Dismiss Notice
Join Physics Forums Today!
The friendliest, high quality science and math community on the planet! Everyone who loves science is here!

I Harmonic Oscillator equivalence

  1. Feb 6, 2017 #1
    Hello, I'm studying the section 2.2 of "Introduction to Quantum Mechanics, 2nd edition" (Griffiths), and he shows this equation $$\frac{\partial^2\psi}{\partial x^2} = -k^2\psi , $$ where psi is a function only of x (this equation was derivated from the time-independent Schrödinger equation) and k is defined as $$\frac{\sqrt{2mE}}{\hbar}.$$

    Then, he refers to the equation above as being the classical simple harmonic oscillator equation. That's where my question comes: I can't exactly see how he made this connection with the following harmonic oscillator equation (for masses and springs with constant k, for example) $$ m\frac{d^2 x}{dt^2} = -kx$$

    Any help will be very appreciated. Thanks :)
     
  2. jcsd
  3. Feb 6, 2017 #2

    Orodruin

    User Avatar
    Staff Emeritus
    Science Advisor
    Homework Helper
    Gold Member

    Mathematically it is the same equation, just changing the names of the variables.
     
  4. Feb 7, 2017 #3

    Demystifier

    User Avatar
    Science Advisor

    Which is a misleading coincidence.
     
  5. Feb 7, 2017 #4

    Demystifier

    User Avatar
    Science Advisor

    The ##k## in the first equation (Sec. 2.2) has nothing to do with the ##k## in the last equation (Sec. 2.3). Your first and second equation have nothing to do with harmonic oscillator, and Griffiths does not say that they do.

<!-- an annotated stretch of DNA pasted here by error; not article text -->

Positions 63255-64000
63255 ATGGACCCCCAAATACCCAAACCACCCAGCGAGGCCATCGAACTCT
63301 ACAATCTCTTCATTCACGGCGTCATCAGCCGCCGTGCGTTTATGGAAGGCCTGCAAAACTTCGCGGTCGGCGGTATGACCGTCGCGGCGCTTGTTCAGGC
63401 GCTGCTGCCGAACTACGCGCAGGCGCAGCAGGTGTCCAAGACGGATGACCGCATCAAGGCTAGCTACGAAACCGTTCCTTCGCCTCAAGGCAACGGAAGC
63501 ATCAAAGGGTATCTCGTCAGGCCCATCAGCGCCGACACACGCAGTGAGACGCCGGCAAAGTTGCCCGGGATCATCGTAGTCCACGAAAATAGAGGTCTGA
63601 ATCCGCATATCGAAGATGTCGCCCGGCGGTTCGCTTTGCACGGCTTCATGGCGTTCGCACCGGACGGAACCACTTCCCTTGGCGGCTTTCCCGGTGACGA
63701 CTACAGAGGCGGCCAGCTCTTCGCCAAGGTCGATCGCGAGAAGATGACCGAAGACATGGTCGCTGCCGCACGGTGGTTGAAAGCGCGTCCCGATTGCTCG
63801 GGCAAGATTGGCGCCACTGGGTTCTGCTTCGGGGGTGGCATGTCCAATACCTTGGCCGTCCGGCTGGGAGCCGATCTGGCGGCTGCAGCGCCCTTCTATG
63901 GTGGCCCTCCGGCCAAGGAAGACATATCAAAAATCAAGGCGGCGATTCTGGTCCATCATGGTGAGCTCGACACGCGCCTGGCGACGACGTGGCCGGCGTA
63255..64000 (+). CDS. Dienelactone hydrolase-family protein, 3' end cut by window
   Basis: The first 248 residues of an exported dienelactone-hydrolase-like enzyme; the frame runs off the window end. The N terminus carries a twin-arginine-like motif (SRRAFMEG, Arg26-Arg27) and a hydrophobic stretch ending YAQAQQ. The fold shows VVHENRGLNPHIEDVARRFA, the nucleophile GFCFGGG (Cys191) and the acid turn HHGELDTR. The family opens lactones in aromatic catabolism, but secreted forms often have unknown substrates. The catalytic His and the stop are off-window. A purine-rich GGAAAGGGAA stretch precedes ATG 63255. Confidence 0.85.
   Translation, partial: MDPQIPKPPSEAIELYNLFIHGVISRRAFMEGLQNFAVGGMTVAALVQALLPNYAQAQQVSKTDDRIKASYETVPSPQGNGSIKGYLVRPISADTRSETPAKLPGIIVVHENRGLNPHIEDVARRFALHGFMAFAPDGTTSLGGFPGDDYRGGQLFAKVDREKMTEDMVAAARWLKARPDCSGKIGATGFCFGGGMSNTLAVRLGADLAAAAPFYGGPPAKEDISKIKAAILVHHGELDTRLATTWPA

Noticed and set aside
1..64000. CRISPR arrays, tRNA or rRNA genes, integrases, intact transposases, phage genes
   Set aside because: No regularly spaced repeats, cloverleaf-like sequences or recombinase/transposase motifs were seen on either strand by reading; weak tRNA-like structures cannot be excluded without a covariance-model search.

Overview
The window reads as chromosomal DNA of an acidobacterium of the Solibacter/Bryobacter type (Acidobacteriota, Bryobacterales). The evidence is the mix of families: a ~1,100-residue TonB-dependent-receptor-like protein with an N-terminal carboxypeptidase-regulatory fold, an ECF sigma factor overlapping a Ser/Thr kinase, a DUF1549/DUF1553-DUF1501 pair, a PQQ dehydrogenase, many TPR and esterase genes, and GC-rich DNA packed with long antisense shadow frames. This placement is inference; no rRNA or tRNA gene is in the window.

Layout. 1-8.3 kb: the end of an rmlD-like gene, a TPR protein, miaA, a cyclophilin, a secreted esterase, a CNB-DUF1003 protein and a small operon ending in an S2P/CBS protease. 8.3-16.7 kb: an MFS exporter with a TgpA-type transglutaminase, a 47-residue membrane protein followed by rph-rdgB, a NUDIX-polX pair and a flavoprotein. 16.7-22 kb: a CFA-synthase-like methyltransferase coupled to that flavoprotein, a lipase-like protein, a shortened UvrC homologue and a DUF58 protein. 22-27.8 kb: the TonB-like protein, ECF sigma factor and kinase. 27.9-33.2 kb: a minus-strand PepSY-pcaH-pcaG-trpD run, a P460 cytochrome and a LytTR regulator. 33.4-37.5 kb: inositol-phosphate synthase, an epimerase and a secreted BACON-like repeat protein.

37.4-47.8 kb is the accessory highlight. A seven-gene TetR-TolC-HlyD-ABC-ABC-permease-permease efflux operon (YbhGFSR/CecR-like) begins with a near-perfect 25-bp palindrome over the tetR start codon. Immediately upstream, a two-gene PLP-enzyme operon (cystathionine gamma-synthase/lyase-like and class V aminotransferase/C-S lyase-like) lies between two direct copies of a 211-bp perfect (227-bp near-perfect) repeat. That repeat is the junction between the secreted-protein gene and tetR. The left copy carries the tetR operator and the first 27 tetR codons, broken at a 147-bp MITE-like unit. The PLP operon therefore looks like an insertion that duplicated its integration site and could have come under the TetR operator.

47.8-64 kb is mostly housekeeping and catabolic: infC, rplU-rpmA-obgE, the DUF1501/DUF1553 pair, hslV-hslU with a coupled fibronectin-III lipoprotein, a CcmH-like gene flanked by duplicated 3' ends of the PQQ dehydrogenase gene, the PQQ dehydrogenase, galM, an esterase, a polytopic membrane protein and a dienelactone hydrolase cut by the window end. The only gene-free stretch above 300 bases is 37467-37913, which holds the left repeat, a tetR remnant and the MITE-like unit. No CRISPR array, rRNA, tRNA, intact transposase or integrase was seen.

6. Feb 7, 2017 #5

    Orodruin

    User Avatar
    Staff Emeritus
    Science Advisor
    Homework Helper
    Gold Member

    I do not see why you want to claim that my post is misleading. It is the same differential equation. That it describes completely different things that a priori are physically different is a different matter. (Also, one comes with boundary conditions at two points and the other with initial conditions in a single point, which makes them mathematically different. But mathematically, the differential equations themselves are the same.)
     
  7. Feb 7, 2017 #6

    PeroK

    User Avatar
    Science Advisor
    Homework Helper
    Gold Member

    It's interesting how easy it is to give a misleading impression. Why didn't Griffiths just say "and we have a well-known second-order ODE, whose solution is ..."? Why did he have to mention the classical SHO at all? I'll bet he never even thought about it. It was just a way to say "here's an equation we already know how to solve."
     
  8. Feb 7, 2017 #7

    Paul Colby

    User Avatar
    Gold Member

    Boundary conditions and normalization factors? For finding the set of possible solutions certainly. Much of the physics is often elsewhere.
     
  9. Feb 7, 2017 #8

    dextercioby

    User Avatar
    Science Advisor
    Homework Helper

    It's NOT a coincidence, once you realize you don't need Schroedinger wavefunctions, but can do very well with Heisenberg matrices (or, if you prefer, time-dependent operators in the Heisenberg picture).
     
  10. Feb 7, 2017 #9
    I was thinking about that; actually, it's the answer that makes more sense to me. I just thought that was kind of "weird" the similarity of the equations on a physical context, but if the focus is the "shape" of the equation (Mathematically), makes all sense. Thank you :)
     
Know someone interested in this topic? Share this thread via Reddit, Google+, Twitter, or Facebook

Have something to add?
Draft saved Draft deleted



Similar Discussions: Harmonic Oscillator equivalence
  1. Harmonic Oscillator (Replies: 2)

  2. Harmonic oscillator (Replies: 9)

  3. Harmonic Oscillator (Replies: 1)

  4. Harmonic oscillator (Replies: 1)

  5. Harmonic oscillator (Replies: 1)

Loading...